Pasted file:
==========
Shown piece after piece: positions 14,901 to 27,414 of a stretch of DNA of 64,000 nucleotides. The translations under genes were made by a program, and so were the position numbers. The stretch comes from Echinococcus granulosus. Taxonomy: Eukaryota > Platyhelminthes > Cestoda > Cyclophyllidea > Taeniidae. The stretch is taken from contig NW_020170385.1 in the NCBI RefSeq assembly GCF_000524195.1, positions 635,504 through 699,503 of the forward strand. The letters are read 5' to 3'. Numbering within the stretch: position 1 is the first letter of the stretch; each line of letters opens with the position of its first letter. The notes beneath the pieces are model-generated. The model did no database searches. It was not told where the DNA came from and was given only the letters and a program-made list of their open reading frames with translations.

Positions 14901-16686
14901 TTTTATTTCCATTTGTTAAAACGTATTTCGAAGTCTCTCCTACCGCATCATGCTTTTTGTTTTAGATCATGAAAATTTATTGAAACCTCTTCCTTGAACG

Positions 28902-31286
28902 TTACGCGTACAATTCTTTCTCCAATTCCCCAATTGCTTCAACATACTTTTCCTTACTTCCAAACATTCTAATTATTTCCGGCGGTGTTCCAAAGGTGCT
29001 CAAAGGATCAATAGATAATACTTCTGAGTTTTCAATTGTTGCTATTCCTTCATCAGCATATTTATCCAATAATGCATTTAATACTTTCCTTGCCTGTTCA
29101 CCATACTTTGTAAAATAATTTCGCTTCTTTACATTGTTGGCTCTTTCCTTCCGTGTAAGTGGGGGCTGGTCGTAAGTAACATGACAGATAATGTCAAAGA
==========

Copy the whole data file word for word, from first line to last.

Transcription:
Shown piece after piece: positions 14,901 to 27,414 of a stretch of DNA of 64,000 nucleotides. The translations under genes were made by a program, and so were the position numbers. The stretch comes from Echinococcus granulosus. Taxonomy: Eukaryota > Platyhelminthes > Cestoda > Cyclophyllidea > Taeniidae. The stretch is taken from contig NW_020170385.1 in the NCBI RefSeq assembly GCF_000524195.1, positions 635,504 through 699,503 of the forward strand. The letters are read 5' to 3'. Numbering within the stretch: position 1 is the first letter of the stretch; each line of letters opens with the position of its first letter. The notes beneath the pieces are model-generated. The model did no database searches. It was not told where the DNA came from and was given only the letters and a program-made list of their open reading frames with translations.

Positions 14901-16686
14901 TTTTATTTCCATTTGTTAAAACGTATTTCGAAGTCTCTCCTACCGCATCATGCTTTTTGTTTTAGATCATGAAAATTTATTGAAACCTCTTCCTTGAACG

Positions 28902-31286
28902 TTACGCGTACAATTCTTTCTCCAATTCCCCAATTGCTTCAACATACTTTTCCTTACTTCCAAACATTCTAATTATTTCCGGCGGTGTTCCAAAGGTGCT
29001 CAAAGGATCAATAGATAATACTTCTGAGTTTTCAATTGTTGCTATTCCTTCATCAGCATATTTATCCAATAATGCATTTAATACTTTCCTTGCCTGTTCA
29101 CCATACTTTGTAAAATAATTTCGCTTCTTTACATTGTTGGCTCTTTCCTTCCGTGTAAGTGGGGGCTGGTCGTAAGTAACATGACAGATAATGTCAAAGA